Correct waste separation
Waste separation makes sense ...
... because packaging made from a wide variety of materials are valuable materials that are recycled and thus reduce the consumption of raw materials in the manufacture of new products. Waste separation is therefore direct environmental protection - it's as simple as that. You also save money, because you have already paid for the disposal of packaging when you purchased the products through licensing with the dual systems.
If you throw this packaging into the residual waste bin, you pay twice. Since 2009, the labelling requirement for licensing with a dual system has been waived. Packaging therefore also belongs in the recycling bins if it does not bear a Green Dot!
Plastic bottles of washing-up liquids, detergents and personal care products, carrier bags, pouches, foils, cups of margarine, yoghurt, etc., packaging for fruit/vegetables, foamed packaging
Cans, crown caps, screw caps, aluminium lids/trays
- Composite material
Juice and milk bags (Tetra Paks),
- Hollow plastic bodies are processed into new plastic products
- Mixed plastics are used e.g. as reducing agents in steel production
- Tinplate cans are melted down and processed into new cans or sheets
- Aluminium is melted down and processed into new aluminium
- Composite material (so-called Tetra Paks) made of cardboard, plastic and aluminum is separated. Cardboard is reprocessed into cardboard in the paper industry. Plastic and aluminum are used in the cement industry.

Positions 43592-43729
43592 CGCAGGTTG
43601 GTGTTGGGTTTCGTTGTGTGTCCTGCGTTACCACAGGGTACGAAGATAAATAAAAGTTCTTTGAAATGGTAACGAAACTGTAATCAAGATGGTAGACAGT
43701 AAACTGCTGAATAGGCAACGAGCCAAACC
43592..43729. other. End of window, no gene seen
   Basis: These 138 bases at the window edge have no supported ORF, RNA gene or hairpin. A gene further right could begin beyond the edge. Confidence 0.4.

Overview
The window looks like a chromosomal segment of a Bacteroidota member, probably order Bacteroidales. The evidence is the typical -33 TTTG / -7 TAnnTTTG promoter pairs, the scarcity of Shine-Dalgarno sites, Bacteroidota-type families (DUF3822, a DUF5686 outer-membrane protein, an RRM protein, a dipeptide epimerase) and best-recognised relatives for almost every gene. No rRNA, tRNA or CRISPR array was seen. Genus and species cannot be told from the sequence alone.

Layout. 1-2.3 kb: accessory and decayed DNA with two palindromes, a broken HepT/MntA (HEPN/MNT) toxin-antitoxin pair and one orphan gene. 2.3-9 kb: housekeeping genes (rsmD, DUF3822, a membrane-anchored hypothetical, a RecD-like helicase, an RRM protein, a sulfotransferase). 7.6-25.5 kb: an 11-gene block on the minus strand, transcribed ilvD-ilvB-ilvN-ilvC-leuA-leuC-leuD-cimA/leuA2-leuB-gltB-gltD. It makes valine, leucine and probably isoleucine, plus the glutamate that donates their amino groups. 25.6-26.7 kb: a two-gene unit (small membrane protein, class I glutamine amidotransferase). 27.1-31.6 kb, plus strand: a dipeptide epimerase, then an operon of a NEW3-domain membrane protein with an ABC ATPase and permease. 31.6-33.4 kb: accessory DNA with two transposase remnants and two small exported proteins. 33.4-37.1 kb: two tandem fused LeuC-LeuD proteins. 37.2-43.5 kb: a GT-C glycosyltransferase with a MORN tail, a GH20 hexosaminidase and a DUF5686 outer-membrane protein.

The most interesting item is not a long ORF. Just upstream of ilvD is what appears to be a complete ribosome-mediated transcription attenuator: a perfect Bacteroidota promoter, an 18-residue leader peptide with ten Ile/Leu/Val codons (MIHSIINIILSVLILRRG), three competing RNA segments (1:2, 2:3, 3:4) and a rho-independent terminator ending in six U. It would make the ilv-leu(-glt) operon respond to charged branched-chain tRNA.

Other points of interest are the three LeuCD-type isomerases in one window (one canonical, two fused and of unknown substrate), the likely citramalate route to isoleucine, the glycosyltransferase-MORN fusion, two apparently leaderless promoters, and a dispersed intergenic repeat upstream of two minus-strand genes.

- Disposable bottles
- Jam jars
Glass packaging is separated according to the colors white, green and brown.
The following do not belong in the glass container: Mirror or window glass, light bulbs, ceramics or even fireproof glass (e.g., preserving jars).
Tip: Blue glass belongs in the green glass container.
- Glass can be recycled as often as desired. Used glass is melted down at 1,500 degrees and processed into new bottles and jars. The prerequisite, however, is careful separation by colour.
- Shoe box, bread roll bag
- Carton packaging for cornflakes, coffee, toothpaste
But other products made of paper and cardboard are also recyclable materials:
- Newspapers, magazines, illustrated magazines, catalogues, brochures
- Exercise books, envelopes, wrapping paper, wrapping paper
- Books without film cover
Note: Do not include in the waste paper bins:
- Photos and other coated papers
- Wax and parchment papers
- Paper handkerchiefs / paper tablecloths, sanitary papers
- Soiled papers such as pizza boxes or paper cups.
- Waste paper is the most commonly used raw material for paper production and, like glass, is an example of a self-contained recyclable material and product cycle. After sorting, the bale-pressed waste paper goes to the paper mill where it is reprocessed and made into new products.
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